Musicians in Detroit say they are entitled to royalties from radio stations. But another musician would be thankful if she could just get the royalties and other funds she says her recording company is holding away from her.
The plaintiff aggrieved of the recording industry is Cher, who wants $5M from UMG for failing to live up to contracts requiring royalties payments to her and the estate of Sonny Bono. Her complaint, filed in London, runs to 22 pages. She also said UMG improperly deducted almost $330K for TV ads and hit her up for a 6% service charge when reporting income from a 1999 greatest hits release. UMG says that Cher’s claims are without merit, and will fight it out in court.
Meanwhile, John Conyers (D-MI) held a forum in Detroit in which musicians and radio execs faced off over the idea of performance royalties for airplay, the topic of Conyers’ recent Performance Rights Act, which passed the Judiciary Committee but seems to be stalling on the floor (see related article above).
The artists in Detroit included Dionne Warwick, Duke Fakir, Martha Reeves, and Mary Wilson; representatives from Radio One, Clear Channel, Greater Media and CBS Radio were present but were not invited to be on the panel – radio’s side in the argument was taken up by Al Sharpton, according to the Detroit News. DN said Radio One’s Cathy Hughes had been invited to join the panel, but felt it was a little late since Conyers had already pushed the bill through his committee.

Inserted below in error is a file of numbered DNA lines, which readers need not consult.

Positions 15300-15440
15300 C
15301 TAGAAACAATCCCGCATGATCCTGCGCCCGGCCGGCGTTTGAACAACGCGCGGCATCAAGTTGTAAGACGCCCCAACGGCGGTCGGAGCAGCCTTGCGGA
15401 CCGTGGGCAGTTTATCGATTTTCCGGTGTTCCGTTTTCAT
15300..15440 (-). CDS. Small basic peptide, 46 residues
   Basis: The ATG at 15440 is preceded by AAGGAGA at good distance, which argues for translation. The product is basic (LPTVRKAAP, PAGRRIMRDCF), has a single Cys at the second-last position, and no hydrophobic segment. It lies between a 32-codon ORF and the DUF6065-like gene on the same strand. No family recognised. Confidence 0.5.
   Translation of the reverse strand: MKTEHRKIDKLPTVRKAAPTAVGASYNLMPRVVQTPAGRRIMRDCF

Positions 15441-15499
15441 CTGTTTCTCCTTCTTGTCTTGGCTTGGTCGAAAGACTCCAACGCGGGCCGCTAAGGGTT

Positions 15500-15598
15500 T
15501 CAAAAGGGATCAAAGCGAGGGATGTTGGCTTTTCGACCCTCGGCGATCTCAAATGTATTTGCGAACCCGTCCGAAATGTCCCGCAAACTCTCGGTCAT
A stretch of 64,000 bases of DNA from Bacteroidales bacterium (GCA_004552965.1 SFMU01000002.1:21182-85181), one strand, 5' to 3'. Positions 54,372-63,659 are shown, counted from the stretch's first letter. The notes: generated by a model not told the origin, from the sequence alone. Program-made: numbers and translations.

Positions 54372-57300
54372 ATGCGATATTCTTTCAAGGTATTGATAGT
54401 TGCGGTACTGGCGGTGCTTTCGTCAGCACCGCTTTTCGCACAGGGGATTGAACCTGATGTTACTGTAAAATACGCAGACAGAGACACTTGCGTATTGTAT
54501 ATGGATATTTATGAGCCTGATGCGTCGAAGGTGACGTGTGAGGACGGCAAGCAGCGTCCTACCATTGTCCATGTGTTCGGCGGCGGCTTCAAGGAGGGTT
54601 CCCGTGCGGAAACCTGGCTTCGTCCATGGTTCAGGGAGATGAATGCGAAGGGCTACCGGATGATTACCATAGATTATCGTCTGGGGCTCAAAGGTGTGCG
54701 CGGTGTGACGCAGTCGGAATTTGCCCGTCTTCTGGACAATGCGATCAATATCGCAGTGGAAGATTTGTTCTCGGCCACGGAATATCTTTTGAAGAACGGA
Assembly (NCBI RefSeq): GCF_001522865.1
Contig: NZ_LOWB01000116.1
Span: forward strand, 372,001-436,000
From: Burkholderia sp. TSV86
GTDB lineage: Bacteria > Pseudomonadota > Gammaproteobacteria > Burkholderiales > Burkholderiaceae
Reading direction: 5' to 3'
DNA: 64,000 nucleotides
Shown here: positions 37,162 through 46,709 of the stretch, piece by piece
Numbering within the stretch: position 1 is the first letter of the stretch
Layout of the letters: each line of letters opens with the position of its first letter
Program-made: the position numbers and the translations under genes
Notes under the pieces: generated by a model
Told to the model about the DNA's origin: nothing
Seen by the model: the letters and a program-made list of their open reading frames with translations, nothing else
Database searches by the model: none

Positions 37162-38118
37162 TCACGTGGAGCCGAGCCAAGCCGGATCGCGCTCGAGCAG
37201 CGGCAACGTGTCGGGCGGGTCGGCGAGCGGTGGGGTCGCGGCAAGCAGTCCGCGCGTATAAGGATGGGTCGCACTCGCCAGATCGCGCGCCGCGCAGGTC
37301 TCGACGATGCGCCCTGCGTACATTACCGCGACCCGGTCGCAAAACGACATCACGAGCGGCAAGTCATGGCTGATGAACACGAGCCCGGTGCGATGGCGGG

RBR/TVBR observation: Cher joins a long list of artists who have major financial problems with the record companies. In fact, artists who have major problems with the labels seem to outnumber those who do not. It is unbelievable that Conyers is ready to plunder radio without looking even once into the noxious artist/label relationship, not to mention making no attempt to quantify the promotional value radio airplay provides for both labels and artists. Nobody disputes that radio has generated a lot of hits for both artists and labels – so why, Mr. Conyers, aren’t the labels paying their artists?